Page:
Aged Care Sponsored Story

Make or Brake? The importance of a food-based approach for older adults


Older Australians living in residential aged care are the source of 30% of all hip fractures, with around two-thirds being malnourished or at risk of malnutrition. This can lead to numerous health implications, including an increased risk of falls and fractures.

With our ageing population, there is a greater need than ever before for cost-effective measures that improve the health and well-being of our older people as well as reducing their healthcare costs. Ground-breaking research undertaken by the University of Melbourne and Austin Health has linked dietary changes with the prevention of falls and fractures in aged care residents.

Dr Sandra Iuliano from the University of Melbourne is the Principal Investigator of the study which was published in the British Medical Journal. We spoke with Sandra to learn about how we can reduce falls and fractures using a nutritional approach, in this case with – as simple as it sounds – milk, cheese and yoghurt.

Sandra, could you talk through the study in more detail and what was found?

The two-year, world first trial tested the impact of providing additional calcium and protein through dairy foods on the risk of fractures and falls in older adults. We recruited 60 residential aged-care facilities, with over 7000 residents. Half of the facilities were randomised to have extra dairy food on their menu. The other 30 facilities just went about their normal menu, and over that time, we followed all the residents, and we monitored falls, fractures and mortality.

We found that increasing dairy food intake from two serves per day to three and a half serves resulted in a 33% reduction in all fractures, a 46% reduction in hip fractures, and an 11% reduction in falls. 

With an increase in dairy food intake, did you see an increase in the facilities spending more on food? 

The aged care royal commission found that homes were not giving residents enough nutritious food. This study showed that lifting dairy intake from the current average to three and a half serves per day was extremely cost-effective, at less than $1 per resident per day. Dairy foods are a great way to get a very high number of nutrients into a single meal.  

What are the practical applications of the clinical trial?

Providing adequate dairy food in the diets of older adults, and therefore averting hip and other non-vertebral fractures, is a proven intervention and a sensible means to reduce costs on the public and private system while ensuring the quality of life for older Australians.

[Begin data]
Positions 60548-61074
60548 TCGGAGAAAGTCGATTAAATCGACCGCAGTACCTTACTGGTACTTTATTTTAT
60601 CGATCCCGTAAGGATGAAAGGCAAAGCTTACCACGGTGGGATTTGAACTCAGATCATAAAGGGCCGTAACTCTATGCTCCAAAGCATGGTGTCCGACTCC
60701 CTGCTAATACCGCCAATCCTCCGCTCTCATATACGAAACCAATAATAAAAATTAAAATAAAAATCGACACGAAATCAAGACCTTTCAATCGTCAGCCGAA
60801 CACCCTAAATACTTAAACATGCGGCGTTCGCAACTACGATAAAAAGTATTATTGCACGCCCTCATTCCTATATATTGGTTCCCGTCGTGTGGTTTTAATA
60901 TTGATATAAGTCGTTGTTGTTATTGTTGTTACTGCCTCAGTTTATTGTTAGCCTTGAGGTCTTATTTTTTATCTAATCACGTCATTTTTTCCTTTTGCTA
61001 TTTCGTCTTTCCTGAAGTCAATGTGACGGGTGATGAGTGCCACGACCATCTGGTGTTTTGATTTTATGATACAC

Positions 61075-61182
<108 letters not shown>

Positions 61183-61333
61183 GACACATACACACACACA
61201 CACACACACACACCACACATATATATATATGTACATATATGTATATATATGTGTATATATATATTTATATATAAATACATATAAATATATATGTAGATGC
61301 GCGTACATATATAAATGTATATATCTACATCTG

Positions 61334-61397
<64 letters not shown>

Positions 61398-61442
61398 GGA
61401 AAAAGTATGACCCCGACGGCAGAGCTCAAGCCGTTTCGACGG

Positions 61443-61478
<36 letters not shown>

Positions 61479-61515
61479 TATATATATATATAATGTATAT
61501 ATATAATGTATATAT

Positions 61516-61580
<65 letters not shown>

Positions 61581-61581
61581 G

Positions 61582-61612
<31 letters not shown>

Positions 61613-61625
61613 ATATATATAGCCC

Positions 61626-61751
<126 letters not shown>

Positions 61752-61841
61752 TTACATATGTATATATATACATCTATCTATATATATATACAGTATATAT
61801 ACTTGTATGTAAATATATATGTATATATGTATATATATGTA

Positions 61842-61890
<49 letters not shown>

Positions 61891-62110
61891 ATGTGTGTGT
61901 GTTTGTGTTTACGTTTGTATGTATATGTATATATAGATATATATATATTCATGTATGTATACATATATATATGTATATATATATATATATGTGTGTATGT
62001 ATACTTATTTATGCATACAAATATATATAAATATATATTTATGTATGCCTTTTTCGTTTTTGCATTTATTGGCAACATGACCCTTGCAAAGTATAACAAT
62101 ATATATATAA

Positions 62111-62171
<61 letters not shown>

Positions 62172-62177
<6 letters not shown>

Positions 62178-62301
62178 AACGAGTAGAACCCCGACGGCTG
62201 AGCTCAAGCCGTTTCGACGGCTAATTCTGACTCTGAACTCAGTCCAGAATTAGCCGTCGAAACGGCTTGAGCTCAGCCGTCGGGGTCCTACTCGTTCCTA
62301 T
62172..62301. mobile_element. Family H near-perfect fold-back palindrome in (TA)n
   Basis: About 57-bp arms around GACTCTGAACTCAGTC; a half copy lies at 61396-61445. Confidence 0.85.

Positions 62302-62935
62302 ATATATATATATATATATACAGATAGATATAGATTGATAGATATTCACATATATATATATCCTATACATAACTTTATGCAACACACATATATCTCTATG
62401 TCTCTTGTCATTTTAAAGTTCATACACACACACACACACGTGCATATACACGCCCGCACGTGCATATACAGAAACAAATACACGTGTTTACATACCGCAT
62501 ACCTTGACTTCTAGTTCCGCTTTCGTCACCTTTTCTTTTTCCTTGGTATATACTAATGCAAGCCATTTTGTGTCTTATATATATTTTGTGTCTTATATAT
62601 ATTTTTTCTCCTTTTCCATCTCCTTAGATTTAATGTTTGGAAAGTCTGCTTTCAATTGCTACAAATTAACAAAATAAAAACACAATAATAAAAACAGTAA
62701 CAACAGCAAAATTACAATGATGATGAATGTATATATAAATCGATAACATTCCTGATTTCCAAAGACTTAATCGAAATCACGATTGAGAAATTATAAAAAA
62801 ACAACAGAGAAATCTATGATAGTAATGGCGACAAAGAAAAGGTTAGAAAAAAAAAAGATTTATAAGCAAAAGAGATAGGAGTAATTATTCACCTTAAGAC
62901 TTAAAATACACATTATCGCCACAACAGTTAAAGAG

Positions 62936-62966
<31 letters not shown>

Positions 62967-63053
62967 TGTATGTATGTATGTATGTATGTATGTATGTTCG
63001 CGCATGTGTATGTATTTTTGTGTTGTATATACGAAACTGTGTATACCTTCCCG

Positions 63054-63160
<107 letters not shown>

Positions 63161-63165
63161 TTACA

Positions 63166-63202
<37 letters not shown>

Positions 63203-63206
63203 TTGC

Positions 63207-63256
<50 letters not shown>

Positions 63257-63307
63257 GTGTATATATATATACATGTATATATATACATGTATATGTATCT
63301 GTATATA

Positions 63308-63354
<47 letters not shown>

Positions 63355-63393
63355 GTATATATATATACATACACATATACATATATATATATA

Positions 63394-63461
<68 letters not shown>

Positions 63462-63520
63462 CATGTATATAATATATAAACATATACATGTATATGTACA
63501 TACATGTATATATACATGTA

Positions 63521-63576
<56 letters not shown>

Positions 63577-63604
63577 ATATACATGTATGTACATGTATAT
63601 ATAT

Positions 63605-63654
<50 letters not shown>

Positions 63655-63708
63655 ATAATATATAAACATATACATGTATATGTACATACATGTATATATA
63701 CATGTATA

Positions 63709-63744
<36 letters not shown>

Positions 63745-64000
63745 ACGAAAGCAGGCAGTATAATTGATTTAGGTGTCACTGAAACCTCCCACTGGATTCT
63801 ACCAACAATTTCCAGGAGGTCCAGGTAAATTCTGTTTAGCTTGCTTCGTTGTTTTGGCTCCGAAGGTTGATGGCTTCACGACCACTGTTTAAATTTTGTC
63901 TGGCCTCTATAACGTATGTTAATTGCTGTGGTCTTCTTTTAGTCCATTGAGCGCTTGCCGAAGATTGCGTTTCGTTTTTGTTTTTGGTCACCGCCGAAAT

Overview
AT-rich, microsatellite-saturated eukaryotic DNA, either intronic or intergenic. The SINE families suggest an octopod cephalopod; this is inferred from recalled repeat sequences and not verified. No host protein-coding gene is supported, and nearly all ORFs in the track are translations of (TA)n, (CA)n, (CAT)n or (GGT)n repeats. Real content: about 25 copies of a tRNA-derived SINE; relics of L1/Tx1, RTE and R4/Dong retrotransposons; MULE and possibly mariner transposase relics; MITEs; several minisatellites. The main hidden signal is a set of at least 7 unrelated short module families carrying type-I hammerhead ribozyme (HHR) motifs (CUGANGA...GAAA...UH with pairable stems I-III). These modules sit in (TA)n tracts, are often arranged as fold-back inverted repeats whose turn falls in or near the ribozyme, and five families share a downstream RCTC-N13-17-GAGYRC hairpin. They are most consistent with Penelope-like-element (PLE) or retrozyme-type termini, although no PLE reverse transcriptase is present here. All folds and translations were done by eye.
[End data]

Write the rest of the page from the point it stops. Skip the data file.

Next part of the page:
We’ve now got compelling scientific evidence that can be used to improve the health of high-risk populations by informing dietary guidelines and guiding good clinical practice including aged care and food provision policies.  

Dairy Australia is seeking to build awareness of the research and foster change.

The research was supported by grants from nine global dairy research foundations and three philanthropic organisations, including Dairy Australia.

Dairy Australia is working with our key partners (including Australian Dairy Farmers, the Australian Dairy Products Federation and State Dairy Farming Organisations) to encourage behaviour change. We aim to widely disseminate the research findings, support older people and aged care providers with information about benefits and practical ways to increase dairy intake and foster connections between dairy suppliers and care providers. We are also seeking to encourage governments to acknowledge the importance of dairy through policy and regulation.

We are eager to build awareness of the research findings and to encourage measures that actively improve the nutrition, health and well-being of older people, particularly those residing in aged care.

Do you work in any of the aged sectors or want to know how you can contribute to change? Please visit or contact Melissa Cameron, Human Health and Nutrition Policy Manager at


Dr Rivkeh Haryono is a Senior Nutrition Scientist at Dairy Australia where she is responsible for reviewing and communicating the latest research on dairy and human health. Rivkeh is also a Registered Nutritionist with the Nutrition Society of Australia.


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